Rick Eastes last wrote for us when he was working with Sunkist, and you can see his letter here. Now he is out on his own and ready to share some perspective on our piece Tim York Points Out Buyer Commitment To Food Safety.
In this piece, we discussed why buyers were hesitant to constrain their supply chain and commit to only buy from those with high food safety standards, and we discussed the cultural preconditions of food safety.
Like many things, in concept, everyone knows and wants to do the right thing, especially with food safety and security. However, there is always the fear of, “what happens if one acts rationally and those who do not, end up with the advantage?”
Like many corporate policies, many are made in the rarified atmosphere of the ‘executive level’ and are handed down like dictates. What many management teams and companies fail to address are the incentives that go along with assuring that a well conceived policy will be embraced and followed by the employees who ultimately must carry out the proposed policies.
Many times the policy is ‘ok’, but the incentives to make the policy effective do not match or may be diametrically opposed to the concept being promulgated, and management cannot ‘figure out’ why thing are not progressing as ‘planned’.
Like beginning to address the underlying issues of ‘global warming’, until the incentives begin to match the stated policy, substantive progress simply will not happen. By the way, in my experience ‘incentives’ work best when they are positive, but sometimes, the reciprocal may be just as effective.
— Richard A. Eastes
Rixx Intl. Marketing Co.Inc.
Yes, Rick is astute in his analysis. We’ve highlighted a piece we wrote about the Cheesecake Factory, which you can read here. What impressed us about this is not just that they did monthly audits of each restaurant’s conformance to food safety standards, but also that they actually tied bonuses of restaurant managers to their scores on those audits. That is a way of telling the managers what management really wants as opposed to what management wants to talk about.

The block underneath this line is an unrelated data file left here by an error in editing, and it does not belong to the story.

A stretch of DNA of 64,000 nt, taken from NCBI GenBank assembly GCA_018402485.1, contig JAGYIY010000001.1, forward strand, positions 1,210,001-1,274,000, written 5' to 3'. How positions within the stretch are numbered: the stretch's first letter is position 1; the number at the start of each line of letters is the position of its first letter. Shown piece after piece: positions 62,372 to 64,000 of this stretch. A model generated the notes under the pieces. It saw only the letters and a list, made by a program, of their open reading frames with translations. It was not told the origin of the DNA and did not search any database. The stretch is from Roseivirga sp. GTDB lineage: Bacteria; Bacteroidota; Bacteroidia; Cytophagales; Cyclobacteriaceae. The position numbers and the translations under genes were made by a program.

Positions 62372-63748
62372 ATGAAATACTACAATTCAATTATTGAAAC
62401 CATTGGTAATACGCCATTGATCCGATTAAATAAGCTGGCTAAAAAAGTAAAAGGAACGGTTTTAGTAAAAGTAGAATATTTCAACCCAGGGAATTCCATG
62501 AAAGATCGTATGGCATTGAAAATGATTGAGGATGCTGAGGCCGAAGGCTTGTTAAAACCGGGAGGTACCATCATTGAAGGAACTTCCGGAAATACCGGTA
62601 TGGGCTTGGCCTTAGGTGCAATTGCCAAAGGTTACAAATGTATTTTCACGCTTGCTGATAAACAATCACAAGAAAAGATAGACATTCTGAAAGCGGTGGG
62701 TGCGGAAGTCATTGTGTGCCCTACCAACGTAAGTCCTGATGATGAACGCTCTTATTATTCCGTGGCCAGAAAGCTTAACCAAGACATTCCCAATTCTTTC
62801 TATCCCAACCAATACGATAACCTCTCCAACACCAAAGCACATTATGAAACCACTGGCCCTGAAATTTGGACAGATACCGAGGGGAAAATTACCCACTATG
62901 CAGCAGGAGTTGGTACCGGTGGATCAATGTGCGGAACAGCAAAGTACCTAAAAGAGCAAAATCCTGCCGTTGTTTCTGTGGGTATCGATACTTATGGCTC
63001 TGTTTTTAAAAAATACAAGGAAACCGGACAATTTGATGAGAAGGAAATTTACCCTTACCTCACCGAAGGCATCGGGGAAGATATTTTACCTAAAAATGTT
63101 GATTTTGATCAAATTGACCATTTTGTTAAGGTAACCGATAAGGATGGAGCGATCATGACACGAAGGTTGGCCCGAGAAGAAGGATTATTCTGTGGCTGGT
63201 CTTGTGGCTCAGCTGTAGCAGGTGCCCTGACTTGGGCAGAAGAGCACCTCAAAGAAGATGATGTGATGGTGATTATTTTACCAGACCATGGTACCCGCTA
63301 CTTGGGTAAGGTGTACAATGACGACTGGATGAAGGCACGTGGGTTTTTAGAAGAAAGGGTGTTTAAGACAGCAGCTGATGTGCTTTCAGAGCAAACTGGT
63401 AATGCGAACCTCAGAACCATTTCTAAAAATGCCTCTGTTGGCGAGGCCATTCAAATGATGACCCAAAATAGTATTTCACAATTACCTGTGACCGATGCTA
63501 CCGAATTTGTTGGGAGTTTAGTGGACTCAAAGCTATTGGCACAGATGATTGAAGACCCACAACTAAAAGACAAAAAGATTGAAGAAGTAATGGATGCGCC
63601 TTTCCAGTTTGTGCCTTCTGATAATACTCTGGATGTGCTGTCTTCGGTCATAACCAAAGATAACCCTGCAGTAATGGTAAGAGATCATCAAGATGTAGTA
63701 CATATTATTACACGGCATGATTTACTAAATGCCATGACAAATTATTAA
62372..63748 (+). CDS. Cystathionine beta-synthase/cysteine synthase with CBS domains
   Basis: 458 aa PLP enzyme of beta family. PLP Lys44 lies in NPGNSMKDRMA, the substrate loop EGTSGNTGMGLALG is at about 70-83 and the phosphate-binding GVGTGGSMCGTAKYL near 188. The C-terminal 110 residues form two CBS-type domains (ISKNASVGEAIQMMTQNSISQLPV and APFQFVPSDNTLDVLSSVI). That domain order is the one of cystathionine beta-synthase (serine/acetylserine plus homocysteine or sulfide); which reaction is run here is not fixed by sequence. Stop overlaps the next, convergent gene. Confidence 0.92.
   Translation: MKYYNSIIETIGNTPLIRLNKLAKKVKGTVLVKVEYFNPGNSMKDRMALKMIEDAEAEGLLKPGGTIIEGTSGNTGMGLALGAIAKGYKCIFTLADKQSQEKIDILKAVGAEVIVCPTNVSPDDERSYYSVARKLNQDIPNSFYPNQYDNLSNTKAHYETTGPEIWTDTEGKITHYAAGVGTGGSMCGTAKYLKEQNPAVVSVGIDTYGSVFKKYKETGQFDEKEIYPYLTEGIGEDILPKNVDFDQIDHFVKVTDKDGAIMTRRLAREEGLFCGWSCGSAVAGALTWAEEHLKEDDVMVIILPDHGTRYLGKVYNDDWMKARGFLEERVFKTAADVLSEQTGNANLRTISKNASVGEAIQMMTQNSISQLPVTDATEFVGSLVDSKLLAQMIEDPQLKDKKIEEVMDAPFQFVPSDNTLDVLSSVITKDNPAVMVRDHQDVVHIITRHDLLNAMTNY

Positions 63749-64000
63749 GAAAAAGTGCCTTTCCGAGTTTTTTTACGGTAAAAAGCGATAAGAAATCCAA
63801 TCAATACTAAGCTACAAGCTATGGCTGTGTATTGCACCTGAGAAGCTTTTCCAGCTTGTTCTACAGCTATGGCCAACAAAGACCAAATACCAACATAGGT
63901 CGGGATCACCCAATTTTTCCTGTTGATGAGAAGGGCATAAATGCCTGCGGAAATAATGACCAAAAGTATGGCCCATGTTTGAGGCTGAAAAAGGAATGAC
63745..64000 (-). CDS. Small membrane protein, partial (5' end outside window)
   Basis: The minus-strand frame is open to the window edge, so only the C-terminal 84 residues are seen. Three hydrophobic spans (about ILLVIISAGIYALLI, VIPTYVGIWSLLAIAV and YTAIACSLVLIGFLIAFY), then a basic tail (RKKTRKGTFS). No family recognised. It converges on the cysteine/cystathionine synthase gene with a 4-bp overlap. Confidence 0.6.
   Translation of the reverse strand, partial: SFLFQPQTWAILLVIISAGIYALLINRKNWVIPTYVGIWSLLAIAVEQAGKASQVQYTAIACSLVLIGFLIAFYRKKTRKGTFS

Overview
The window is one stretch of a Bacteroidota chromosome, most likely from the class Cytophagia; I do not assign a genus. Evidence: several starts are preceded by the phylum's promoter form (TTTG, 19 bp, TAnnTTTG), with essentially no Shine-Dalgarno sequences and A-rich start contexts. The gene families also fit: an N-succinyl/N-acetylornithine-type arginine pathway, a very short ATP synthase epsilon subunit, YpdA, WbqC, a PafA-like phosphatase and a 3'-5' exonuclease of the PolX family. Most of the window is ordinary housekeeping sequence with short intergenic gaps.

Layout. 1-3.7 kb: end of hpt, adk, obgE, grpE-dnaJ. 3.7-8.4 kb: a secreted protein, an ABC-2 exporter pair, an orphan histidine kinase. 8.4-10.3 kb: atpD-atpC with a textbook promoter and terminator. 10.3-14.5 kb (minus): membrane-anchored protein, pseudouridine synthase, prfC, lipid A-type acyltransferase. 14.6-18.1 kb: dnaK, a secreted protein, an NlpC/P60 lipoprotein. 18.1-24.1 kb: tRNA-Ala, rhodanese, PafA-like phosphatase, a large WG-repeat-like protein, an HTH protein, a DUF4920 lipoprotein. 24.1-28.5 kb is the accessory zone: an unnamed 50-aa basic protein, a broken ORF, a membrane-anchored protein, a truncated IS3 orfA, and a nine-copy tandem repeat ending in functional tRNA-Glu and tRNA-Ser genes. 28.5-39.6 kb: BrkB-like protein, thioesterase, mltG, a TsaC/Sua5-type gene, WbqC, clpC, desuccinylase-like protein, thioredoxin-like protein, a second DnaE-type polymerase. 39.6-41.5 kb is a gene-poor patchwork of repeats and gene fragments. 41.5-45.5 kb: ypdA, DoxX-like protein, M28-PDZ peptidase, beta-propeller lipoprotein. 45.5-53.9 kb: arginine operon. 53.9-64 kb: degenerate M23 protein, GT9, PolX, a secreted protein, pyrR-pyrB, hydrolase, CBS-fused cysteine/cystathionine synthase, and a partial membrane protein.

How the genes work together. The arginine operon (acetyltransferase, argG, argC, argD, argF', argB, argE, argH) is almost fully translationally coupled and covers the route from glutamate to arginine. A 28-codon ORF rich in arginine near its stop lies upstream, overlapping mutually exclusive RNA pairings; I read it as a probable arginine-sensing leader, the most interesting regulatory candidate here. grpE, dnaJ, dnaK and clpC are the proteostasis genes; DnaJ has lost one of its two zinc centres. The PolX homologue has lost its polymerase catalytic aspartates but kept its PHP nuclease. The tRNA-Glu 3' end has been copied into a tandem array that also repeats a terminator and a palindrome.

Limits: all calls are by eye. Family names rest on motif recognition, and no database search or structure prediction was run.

And Rick is also right that sticks work along with carrots. How many buyers really fear that they will lose their job if they buy from a processor who, next year, has an E. coli 0157:H7 outbreak?
Years ago, Domino’s Pizza had to drop their 30-minute delivery guarantee as we mentioned here. Why? Because no matter how many times top executives said don’t speed, the whole economics of the business revolved around not giving away free pizzas. To be sincere, they would have had to pay managers not based on the sales or profits of the unit but on every staff member staying without a ticket or accident all year long.
There is a fundamental problem. If we don’t promote higher food safety standards to consumers, then they won’t pay for it — and if they don’t pay for it, who will?